The software, called vLUME, was created by scientists at the University of Cambridge and Lume VR Ltd., a company that develops 3D image analysis software. It allows visualizing and analyzing ultra-high resolution microscopy data in virtual reality and can be used to study everything from individual proteins to entire cells. Details have been published in Nature Methods magazine.
The ultra-high resolution microscopy, which won the Nobel Prize in Chemistry in 2014, produces images on a nanoscale that ignores the limitations imposed by light diffraction. This allows scientists to observe molecular processes as they occur. However, the problem was the lack of ways to visualize and analyze these data in three dimensions.
“Biology exists in three-dimensional space, but until now it has been difficult to interact with data on a two-dimensional computer screen intuitively and with the effect of presence,” explains Dr. Stephen F. Lee of the Cambridge Department of Chemistry, who led the study. “It was only when we started to see our data in virtual reality that everything fell into place.
The vLUME project started when Lee and his team met with the founders of Lume VR at a public event at the Museum of Science in London. While Lee’s group had experience in ultra-high resolution microscopy, the team at Lume specialized in spatial computing and data analysis. Together, they were able to turn vLUME into a powerful new tool for studying complex data sets in virtual reality.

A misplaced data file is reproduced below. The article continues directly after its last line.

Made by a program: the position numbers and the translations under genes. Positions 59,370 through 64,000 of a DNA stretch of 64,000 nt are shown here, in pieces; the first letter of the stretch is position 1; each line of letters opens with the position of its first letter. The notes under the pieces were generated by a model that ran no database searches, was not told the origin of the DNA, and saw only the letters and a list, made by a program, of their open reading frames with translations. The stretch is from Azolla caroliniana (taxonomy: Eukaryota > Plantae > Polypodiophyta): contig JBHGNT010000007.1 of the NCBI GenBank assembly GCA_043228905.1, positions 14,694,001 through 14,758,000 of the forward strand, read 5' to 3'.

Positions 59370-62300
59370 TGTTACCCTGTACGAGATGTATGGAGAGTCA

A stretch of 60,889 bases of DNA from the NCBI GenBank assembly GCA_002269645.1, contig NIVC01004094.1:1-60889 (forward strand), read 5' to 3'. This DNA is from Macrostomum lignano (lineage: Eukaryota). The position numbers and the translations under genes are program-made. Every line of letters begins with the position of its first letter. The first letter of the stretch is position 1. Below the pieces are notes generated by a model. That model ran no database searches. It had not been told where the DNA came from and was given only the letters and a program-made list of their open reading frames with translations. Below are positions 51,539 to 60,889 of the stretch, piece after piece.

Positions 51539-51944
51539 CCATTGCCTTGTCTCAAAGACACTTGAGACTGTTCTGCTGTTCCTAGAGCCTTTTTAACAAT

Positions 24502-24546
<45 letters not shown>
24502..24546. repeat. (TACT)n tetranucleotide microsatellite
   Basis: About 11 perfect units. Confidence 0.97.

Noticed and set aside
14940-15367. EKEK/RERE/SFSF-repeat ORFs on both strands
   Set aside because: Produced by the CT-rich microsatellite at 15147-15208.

This view of data can stimulate new initiatives and ideas. For example, Anushka Handa, a PhD and Lee student, used software to image an immune cell taken from its own blood and then was inside her cell in virtual reality. “This gives you a completely different perspective on your work,” she shared her impressions.
The framework of the spectrum in neurons (Leterrier Lab, Marseille, France), displayed in vLume. Photo: Alexandre Kitching
The software allows loading several data sets and finds patterns using built-in clustering algorithms. These results can then be shared with colleagues around the world using the image and video functions in the software.
“Data obtained with ultra-high resolution microscopy is extremely complex,” said Alexander Kitching, CEO of Lume. “For scientists, it can take a very long time to analyze this data. With vLUME, we were able to significantly reduce waiting times, which allowed us to perform faster testing and analysis.